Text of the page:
An argument can be made that holding a half-day would lead to lower attendance and possibly even less learning.
Bluffton father Dave Abernathy said it was “no major issue to throw a Saturday on the calendar” for his family.
He said his eight-grade son at H.E. McCracken described the Saturday as “baby-sitting” while his daughter at May River used class time to review for upcoming exams.
“It’s seat time, and it’s required,” he said. “Just because its not a popular decision, you have to move along with it. ... It’s almost impossible to please everyone across the board.”
Four teachers weighed in on the issue at the board’s Dec. 12 meeting. All asked the board to delay voting on next year’s calendar until the state Legislature considers amending current law, which mandates no public school districts start before the third Monday in August.
Nancy Ungvarsky — a biology teacher at Beaufort High School and this year’s Teacher of the Year — asked the board to consider ending the semester after winter break, a change that would create more flexibility within the fall semester should a storm shave off instructional days needing to be made up.
Some have opposed this idea because students would be returning to school for final exams after more than two weeks off.
If you’re looking to satisfy the legal requirements, it was successful. As far as education requirements, it wasn’t up to snuff. Most days it was about being entertained rather than educated.
Bluffton father Chris Short
Others were still digesting the decision to hold makeup days on Saturdays. Of the state’s 20 largest school districts, Beaufort County’s 2017-18 calendar is the only to designate Saturdays for makeup days.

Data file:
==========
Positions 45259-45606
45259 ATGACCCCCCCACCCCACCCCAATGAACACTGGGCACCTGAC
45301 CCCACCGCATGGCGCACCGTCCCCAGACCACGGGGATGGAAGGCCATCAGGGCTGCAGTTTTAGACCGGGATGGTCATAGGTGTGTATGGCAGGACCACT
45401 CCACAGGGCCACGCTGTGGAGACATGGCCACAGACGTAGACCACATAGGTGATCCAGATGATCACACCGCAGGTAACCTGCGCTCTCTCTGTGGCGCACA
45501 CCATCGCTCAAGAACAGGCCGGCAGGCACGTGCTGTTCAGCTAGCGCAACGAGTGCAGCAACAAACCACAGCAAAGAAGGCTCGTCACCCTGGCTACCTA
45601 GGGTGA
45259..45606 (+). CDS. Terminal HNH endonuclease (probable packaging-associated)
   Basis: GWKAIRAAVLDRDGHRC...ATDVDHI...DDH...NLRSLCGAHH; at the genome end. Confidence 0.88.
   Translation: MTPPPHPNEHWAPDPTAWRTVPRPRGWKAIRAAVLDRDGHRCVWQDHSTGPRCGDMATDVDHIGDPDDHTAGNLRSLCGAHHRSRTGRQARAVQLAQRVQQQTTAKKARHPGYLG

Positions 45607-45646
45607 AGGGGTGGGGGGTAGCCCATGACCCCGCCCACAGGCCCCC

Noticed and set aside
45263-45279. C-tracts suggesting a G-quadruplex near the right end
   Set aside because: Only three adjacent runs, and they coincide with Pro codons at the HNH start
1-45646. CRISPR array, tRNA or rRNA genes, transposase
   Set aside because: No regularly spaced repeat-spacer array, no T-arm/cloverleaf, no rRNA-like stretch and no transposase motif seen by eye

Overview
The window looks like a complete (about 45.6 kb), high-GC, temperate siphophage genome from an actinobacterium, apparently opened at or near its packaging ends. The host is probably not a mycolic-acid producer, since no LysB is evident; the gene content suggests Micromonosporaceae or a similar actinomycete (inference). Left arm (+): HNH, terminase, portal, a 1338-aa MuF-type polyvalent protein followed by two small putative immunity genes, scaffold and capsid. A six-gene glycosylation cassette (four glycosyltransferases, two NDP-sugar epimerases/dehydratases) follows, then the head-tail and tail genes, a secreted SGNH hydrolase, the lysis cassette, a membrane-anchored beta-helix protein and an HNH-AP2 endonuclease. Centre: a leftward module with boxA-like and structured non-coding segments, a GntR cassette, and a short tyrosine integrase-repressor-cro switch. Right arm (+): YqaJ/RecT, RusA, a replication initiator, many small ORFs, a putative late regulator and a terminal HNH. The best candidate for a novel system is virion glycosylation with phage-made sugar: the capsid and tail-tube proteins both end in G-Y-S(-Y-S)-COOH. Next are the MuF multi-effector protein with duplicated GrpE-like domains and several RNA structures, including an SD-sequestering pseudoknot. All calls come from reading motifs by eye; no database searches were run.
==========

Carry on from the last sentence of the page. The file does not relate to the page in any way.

When a River Ridge Academy teacher told Bluffton mother Kelly Cardenas that makeup days were scheduled for Saturdays, Cardenas thought the teacher was kidding.
“What in the world is this?” Cardenas remembers asking herself when she learned Saturday school was not, in fact, a joke. She decided neither of her children would attend the days.
“They’re both straight-A students, they haven’t missed a day yet, they haven’t been sick,” Cardenas explained. “Why didn’t they take away from Christmas break?”
Cardenas, who moved to the area in June, was unaware of the scheduling issues that cropped up last year in Hurricane Matthew’s aftermath.
After several changes, the school board ultimately decided last year to push back winter break by three days, leading to parent complaints about already-booked flights and nonrefundable vacations.
However, for as much backlash the board received then, an average of 1,900 students were absent on each of the three December 2016 makeup days — meaning there was far higher attendance those days than from both Saturdays this year.
Lady’s Island mother Jessica Vasil didn’t send her daughter the first Saturday because of illness. And she let her skip the second Saturday as well.
“I didn’t have the heart to tell my 5-year-old that everyone would be home making Christmas cookies but she had to go to school,” Vasil said.
A proposal brought by superintendent Jeff Moss designates three weekdays as weather makeup days for the 2018-19 school year, though the Beaufort County Board of Education, which approves the academic calendar, has yet to vote on it.
- Wednesday, Nov. 21
- Monday, June 3
- Tuesday, June 4
Jasper County School District’s calendar for next year also designates only weekdays as weather makeup days, though the calendar also needs board approval, district spokeswoman La’Shanda Grant wrote in an email.